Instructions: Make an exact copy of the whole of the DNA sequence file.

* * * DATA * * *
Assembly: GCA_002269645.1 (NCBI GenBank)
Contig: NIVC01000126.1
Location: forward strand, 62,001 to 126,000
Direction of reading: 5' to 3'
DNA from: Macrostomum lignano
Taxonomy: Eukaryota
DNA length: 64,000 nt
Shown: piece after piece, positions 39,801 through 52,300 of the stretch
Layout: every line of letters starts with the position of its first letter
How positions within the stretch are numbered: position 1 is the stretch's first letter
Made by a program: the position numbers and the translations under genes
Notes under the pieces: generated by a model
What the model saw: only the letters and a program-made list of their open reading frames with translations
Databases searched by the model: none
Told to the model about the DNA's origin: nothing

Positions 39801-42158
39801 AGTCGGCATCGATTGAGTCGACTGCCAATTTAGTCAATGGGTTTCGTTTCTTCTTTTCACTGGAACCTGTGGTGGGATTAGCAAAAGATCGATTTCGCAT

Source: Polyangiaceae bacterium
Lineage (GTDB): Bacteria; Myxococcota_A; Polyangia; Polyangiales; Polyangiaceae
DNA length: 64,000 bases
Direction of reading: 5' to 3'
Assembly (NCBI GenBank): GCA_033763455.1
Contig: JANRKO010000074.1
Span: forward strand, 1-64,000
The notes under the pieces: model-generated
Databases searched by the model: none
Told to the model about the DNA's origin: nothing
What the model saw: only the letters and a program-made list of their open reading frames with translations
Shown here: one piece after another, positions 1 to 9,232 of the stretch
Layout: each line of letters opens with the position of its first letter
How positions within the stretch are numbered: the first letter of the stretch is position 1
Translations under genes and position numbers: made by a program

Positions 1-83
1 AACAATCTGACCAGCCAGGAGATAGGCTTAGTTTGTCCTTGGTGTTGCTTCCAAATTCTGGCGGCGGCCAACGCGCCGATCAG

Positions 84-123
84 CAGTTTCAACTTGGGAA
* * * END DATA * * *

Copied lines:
Assembly: GCA_002269645.1 (NCBI GenBank)
Contig: NIVC01000126.1
Location: forward strand, 62,001 to 126,000
Direction of reading: 5' to 3'
DNA from: Macrostomum lignano
Taxonomy: Eukaryota
DNA length: 64,000 nt
Shown: piece after piece, positions 39,801 through 52,300 of the stretch
Layout: every line of letters starts with the position of its first letter
How positions within the stretch are numbered: position 1 is the stretch's first letter
Made by a program: the position numbers and the translations under genes
Notes under the pieces: generated by a model
What the model saw: only the letters and a program-made list of their open reading frames with translations
Databases searched by the model: none
Told to the model about the DNA's origin: nothing

Positions 39801-42158
39801 AGTCGGCATCGATTGAGTCGACTGCCAATTTAGTCAATGGGTTTCGTTTCTTCTTTTCACTGGAACCTGTGGTGGGATTAGCAAAAGATCGATTTCGCAT

Source: Polyangiaceae bacterium
Lineage (GTDB): Bacteria; Myxococcota_A; Polyangia; Polyangiales; Polyangiaceae
DNA length: 64,000 bases
Direction of reading: 5' to 3'
Assembly (NCBI GenBank): GCA_033763455.1
Contig: JANRKO010000074.1
Span: forward strand, 1-64,000
The notes under the pieces: model-generated
Databases searched by the model: none
Told to the model about the DNA's origin: nothing
What the model saw: only the letters and a program-made list of their open reading frames with translations
Shown here: one piece after another, positions 1 to 9,232 of the stretch
Layout: each line of letters opens with the position of its first letter
How positions within the stretch are numbered: the first letter of the stretch is position 1
Translations under genes and position numbers: made by a program

Positions 1-83
1 AACAATCTGACCAGCCAGGAGATAGGCTTAGTTTGTCCTTGGTGTTGCTTCCAAATTCTGGCGGCGGCCAACGCGCCGATCAG

Positions 84-123
84 CAGTTTCAACTTGGGAA